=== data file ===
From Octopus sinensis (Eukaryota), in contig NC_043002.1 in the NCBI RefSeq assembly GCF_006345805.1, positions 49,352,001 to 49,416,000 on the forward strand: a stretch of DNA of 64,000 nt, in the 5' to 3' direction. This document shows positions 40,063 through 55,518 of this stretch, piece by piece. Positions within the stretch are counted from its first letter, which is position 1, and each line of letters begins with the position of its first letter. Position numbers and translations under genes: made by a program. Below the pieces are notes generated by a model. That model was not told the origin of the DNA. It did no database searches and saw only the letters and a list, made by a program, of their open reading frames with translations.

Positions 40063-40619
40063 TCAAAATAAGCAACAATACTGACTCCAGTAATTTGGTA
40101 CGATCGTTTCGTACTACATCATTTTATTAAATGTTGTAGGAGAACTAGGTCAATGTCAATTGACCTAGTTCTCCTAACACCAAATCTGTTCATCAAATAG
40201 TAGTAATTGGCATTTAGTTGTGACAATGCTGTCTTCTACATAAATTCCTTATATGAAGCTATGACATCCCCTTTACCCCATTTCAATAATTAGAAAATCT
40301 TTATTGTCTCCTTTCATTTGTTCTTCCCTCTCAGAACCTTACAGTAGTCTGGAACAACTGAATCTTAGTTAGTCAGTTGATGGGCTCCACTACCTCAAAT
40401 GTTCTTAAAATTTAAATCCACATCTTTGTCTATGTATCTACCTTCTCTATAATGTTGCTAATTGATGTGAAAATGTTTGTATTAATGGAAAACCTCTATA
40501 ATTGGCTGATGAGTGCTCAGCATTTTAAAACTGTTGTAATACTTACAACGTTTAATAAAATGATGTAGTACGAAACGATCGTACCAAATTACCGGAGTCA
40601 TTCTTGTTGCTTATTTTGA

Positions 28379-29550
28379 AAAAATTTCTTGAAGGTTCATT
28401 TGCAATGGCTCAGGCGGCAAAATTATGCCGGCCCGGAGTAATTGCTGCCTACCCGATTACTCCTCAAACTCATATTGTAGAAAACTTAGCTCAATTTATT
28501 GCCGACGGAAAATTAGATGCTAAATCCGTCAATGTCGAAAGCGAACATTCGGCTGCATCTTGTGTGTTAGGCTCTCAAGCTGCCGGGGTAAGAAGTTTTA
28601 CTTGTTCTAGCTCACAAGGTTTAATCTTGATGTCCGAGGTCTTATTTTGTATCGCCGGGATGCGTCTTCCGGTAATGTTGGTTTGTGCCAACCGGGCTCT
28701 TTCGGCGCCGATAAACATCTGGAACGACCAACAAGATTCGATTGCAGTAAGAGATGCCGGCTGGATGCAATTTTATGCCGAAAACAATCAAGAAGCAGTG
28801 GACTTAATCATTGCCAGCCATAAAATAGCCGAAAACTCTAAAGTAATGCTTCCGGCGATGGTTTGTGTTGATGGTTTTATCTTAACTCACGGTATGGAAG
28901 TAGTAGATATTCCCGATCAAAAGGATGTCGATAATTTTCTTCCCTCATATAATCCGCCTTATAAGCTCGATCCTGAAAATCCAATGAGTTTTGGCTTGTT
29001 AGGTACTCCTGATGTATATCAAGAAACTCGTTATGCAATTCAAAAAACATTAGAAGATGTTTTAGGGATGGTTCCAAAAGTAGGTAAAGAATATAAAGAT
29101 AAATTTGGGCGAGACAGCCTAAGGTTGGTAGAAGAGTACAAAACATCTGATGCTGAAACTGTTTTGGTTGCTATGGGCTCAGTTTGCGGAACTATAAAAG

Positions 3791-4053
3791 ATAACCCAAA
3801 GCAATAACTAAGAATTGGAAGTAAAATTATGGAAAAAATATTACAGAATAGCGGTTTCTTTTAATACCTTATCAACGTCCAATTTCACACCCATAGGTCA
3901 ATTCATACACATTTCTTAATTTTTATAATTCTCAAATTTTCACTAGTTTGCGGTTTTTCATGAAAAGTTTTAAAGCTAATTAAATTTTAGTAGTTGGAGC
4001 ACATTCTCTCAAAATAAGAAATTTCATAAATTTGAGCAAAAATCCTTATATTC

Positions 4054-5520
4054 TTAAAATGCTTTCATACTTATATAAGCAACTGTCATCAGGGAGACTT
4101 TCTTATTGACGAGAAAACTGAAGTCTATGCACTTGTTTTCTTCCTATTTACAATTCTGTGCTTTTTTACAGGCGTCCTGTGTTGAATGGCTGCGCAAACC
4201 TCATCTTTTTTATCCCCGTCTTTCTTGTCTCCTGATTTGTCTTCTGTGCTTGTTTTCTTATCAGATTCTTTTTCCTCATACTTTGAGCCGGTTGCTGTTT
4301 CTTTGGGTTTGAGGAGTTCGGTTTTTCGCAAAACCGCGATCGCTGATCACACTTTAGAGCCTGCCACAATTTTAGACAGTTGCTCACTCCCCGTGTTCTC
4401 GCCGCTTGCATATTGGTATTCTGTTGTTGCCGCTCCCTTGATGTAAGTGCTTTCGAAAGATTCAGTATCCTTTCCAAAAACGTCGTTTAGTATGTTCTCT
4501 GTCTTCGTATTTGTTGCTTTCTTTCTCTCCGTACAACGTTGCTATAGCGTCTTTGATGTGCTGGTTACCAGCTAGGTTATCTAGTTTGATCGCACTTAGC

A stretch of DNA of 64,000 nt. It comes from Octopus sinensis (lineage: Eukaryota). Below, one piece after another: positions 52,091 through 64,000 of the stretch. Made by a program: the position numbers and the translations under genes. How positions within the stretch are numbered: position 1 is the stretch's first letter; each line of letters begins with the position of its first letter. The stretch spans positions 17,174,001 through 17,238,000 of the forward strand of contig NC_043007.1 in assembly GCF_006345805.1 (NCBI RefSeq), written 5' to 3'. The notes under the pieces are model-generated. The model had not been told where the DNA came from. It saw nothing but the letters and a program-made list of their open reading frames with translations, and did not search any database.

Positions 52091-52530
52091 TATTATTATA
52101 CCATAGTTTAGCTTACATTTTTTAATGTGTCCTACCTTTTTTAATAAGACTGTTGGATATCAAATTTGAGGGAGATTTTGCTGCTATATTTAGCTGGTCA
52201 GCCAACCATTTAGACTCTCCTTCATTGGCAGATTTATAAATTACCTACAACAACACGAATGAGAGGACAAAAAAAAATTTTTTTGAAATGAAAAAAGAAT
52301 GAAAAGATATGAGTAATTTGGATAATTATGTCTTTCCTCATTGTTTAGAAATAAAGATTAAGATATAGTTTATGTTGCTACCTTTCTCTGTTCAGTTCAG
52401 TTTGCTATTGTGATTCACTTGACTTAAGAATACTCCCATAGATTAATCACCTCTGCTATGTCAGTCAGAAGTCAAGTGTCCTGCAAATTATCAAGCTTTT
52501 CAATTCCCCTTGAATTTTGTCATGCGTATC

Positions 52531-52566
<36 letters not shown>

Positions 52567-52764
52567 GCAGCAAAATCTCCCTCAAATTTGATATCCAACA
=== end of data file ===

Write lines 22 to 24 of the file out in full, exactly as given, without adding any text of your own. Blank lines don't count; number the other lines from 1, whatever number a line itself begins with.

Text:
3801 GCAATAACTAAGAATTGGAAGTAAAATTATGGAAAAAATATTACAGAATAGCGGTTTCTTTTAATACCTTATCAACGTCCAATTTCACACCCATAGGTCA
3901 ATTCATACACATTTCTTAATTTTTATAATTCTCAAATTTTCACTAGTTTGCGGTTTTTCATGAAAAGTTTTAAAGCTAATTAAATTTTAGTAGTTGGAGC
4001 ACATTCTCTCAAAATAAGAAATTTCATAAATTTGAGCAAAAATCCTTATATTC